With Thanksgiving right around the corner, we turned our attention this week to Gratitude. We noticed that gratitude comes in four types:
Gratitude for receiving what we want
Being thankful for our gifts is the most common type of gratitude. Abundant autumn harvests are celebrated across the world as people give thanks for our bounty.
Gratitude for the unnoticed
Westerners (in general) and Americans (in particular) tend to believe that the gifts we have received are the result of our actions. We embody the myth of the self-made person. In reality, many causes and conditions have led to our good fortune; efforts of people unknown, conditions unrecognized, grace unacknowledged, and pure luck. Gratitude is an antidote to entitlement because it invites us to see the capriciousness of our good fortune. When we realize we didn’t earn our position we are more likely to reach out a hand to those less blessed.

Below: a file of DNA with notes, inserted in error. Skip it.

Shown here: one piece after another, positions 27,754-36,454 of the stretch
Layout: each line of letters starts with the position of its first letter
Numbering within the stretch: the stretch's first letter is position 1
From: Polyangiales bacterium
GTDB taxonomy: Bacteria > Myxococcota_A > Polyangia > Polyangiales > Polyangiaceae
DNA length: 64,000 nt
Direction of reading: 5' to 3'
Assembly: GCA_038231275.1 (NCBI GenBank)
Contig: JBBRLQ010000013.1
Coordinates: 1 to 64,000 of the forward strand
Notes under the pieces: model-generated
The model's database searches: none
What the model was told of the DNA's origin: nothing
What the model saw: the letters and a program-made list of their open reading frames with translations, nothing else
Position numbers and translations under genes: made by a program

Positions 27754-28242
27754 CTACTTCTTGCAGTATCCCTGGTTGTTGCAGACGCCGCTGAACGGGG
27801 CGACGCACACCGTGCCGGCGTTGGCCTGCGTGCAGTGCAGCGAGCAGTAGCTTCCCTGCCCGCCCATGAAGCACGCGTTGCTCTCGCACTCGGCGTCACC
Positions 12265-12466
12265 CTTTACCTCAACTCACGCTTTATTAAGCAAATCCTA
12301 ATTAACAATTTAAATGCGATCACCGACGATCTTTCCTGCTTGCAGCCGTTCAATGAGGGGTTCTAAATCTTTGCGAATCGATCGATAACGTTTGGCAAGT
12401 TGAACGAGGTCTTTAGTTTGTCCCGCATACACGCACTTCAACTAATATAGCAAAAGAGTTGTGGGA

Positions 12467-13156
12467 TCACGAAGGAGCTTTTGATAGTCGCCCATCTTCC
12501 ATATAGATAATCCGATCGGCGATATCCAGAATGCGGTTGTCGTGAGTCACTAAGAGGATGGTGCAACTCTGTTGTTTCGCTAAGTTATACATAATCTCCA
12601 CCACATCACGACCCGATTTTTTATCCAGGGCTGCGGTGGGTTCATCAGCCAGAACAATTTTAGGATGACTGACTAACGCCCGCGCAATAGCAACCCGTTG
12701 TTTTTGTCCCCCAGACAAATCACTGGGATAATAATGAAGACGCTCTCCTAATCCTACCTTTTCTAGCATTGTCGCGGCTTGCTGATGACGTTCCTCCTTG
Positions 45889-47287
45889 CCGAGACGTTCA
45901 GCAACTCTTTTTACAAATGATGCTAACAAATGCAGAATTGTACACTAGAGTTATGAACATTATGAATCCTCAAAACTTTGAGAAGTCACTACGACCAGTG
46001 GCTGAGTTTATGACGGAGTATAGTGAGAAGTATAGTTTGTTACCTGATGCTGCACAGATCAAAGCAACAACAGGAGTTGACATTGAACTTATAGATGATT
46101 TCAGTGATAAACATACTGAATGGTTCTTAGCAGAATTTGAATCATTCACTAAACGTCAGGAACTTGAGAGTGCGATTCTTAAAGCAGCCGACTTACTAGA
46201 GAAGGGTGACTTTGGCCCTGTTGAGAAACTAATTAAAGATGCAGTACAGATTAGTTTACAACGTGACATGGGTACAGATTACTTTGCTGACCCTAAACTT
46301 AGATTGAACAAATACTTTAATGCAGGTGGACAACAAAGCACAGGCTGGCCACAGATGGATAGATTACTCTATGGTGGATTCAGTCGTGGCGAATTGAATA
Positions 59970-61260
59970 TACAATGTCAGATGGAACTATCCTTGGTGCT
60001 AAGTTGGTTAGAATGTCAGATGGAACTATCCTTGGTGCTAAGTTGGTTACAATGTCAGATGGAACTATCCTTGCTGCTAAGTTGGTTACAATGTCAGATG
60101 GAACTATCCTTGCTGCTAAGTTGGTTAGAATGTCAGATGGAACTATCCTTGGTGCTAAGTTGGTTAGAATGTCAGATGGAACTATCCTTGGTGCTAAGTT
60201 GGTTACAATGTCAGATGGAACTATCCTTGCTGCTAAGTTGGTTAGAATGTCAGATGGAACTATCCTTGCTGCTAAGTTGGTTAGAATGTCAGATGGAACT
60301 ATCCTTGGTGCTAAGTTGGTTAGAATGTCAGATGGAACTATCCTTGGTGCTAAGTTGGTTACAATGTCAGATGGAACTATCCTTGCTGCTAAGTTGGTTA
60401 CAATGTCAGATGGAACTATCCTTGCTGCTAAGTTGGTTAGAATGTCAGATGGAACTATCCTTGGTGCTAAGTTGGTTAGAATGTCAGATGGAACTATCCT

Gratitude for what we don’t want
A Tibetan prayer says, ‘Grant that I might have enough suffering to awaken the deepest possible compassion and wisdom.’ The greatness of leaders like Nelson Mandela, Gandhi, Martin Luther King, and Thich Nhat Hanh arose from the depth of their suffering. The pain of exile invited Thich Nhat Hanh to find home in every step. The pain of imprisonment invited Nelson Mandela to transcend his jailer's hatred. These leaders learned that gratitude for the unwanted teaches us to love the whole world.
When we let go of wanting a different now, the present moment is no longer obscured by our preferences and aversions. Transcendent gratitude naturally arises for things just as they are. We step out of the prison of our judgments and into life’s fullness.
A Thanksgiving blessing
May we all deepen our gratitude so that our good fortune becomes the fuel for recognizing, welcoming, and benefiting all beings. Shall we start at our Thanksgiving dinner table by giving thanks for this circle of interbeing, knowing that this intimate circle is supported by countless others radiating out like ripples in an infinite pond?
Oh, that first bite of pumpkin pie, so vast and interconnected, tastes sweet!